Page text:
A View To A Thrill: Swiss Alps Bring Drama to Vacation House by Wespi de Meuron Romeo

Talk about a spectacular site. Vertiginous bordering on precarious, it offers heart-stopping views of Lago Maggiore and the Swiss Alps. Just the kind of challenge that the trio behind Wespi de Meuron Romeo Architetti adore. In fact, they were the ones who suggested the brissago property to their clients as ideal for the vacation house the couple were looking to build. “It’s very typical here,” Jérôme de Meuron says. So his firm is well versed in tackling the topography.

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In Brissago, Switzerland, the kitchen of a vacation house by Wespi de Meuron Romeo Architetti overlooks Lago Maggiore.

Nevertheless, the first-time clients were initially shocked by the architects’ proposal: a cascading four-level house entirely in concrete. “Our houses relate to the hilly Ticino region’s traditional architectural language, which is old stone,” de Meuron continues. “The concrete would have the same rough character.” It didn’t take long for discussions and local house tours to bring the couple onboard.

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Antonio Citterio designed the sofa in the living room.

Concrete aside, the house is no bunker. For that, credit the many inside-outside connections. Throughout the 2,000 square feet, large windows frame views, and even more enormous doors open to various outdoor “rooms.”

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The chair is Danish mid-century.

Forms interlock like a three-dimensional puzzle. Beyond the parking spots for two cars, procession starts at the top— everything but the roof is still pretty much invisible at this point. From here, a stairway leads down to a courtyard, signaling arrival. Now the architecture truly begins to unfold. Next to the front door is an expansive window, a wall of glass, through which the first of the two public levels appears.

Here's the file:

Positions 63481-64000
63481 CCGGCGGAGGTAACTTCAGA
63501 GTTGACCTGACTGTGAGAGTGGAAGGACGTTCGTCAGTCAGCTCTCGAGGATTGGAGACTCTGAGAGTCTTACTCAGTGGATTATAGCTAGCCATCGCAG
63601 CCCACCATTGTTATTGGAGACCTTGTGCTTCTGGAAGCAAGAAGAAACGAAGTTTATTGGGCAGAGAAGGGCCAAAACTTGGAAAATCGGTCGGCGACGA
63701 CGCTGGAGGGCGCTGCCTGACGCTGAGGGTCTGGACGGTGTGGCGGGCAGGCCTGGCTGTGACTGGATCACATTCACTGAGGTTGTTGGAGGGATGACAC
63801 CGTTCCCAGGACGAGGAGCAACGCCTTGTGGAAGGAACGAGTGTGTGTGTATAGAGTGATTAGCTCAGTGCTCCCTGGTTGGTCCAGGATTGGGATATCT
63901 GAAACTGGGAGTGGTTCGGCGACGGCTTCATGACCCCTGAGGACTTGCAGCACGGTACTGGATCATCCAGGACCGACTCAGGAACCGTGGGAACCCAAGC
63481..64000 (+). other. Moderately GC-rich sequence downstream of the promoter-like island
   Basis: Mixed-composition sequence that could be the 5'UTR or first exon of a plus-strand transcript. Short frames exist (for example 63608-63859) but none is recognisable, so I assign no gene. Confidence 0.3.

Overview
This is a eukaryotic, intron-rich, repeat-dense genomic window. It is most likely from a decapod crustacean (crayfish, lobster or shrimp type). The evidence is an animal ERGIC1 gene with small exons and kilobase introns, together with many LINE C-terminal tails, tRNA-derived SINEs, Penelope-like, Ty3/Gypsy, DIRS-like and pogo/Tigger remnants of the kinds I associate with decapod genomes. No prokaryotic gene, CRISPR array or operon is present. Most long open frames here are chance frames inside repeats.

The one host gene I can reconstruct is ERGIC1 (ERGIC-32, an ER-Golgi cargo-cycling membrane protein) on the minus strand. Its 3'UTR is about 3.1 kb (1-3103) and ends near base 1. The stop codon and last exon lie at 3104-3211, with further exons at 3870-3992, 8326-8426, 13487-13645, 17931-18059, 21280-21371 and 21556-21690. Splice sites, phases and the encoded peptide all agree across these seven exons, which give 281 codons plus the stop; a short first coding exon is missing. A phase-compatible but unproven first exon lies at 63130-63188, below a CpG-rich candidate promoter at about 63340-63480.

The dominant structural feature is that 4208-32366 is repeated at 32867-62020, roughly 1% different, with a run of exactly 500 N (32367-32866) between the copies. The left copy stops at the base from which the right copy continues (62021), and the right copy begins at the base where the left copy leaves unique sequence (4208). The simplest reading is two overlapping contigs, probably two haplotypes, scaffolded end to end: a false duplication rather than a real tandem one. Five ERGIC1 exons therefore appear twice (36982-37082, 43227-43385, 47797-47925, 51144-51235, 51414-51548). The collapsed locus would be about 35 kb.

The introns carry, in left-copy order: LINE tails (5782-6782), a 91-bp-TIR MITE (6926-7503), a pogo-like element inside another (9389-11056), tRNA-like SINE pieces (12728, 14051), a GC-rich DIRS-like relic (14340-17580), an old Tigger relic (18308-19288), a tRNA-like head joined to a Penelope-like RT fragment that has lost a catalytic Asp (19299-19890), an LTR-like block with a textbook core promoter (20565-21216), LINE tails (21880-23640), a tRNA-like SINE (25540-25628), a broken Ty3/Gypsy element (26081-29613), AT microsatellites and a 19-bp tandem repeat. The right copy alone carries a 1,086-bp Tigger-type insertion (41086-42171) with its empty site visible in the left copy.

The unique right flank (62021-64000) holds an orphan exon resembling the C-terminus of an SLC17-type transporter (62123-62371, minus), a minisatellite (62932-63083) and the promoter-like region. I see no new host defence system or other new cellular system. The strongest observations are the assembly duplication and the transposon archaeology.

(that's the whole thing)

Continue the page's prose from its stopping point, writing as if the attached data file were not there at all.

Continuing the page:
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Entry to the concrete house is via a staircase from the top.

It’s shared by the kitchen and the dining area, which introduce the materials palette for the house overall: concrete, stainless steel, plaster, and oak. That’s it. Nothing more. Lightening the austerity, the graceful forms of white shell chairs by Charles and Ray Eames line both sides of a simple rectangular dining table that’s, of course, oak. The tableau, including a wood- burning fireplace, suggests leisurely meals for the couple and their extended family. There’s also a pleasant view, but the real postcard panoramas are yet to be seen.

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The lower two levels are built into the hillside.

Boom. They pop into crystal-clear focus when you walk over to the kitchen. Thanks to an uninterrupted 12-foot-wide span of glass, the lake and mountains appear to be in arm’s reach. And little inside competes with the vista. The oak cabinetry and the stainless counter and appliances couldn’t be more clean-lined.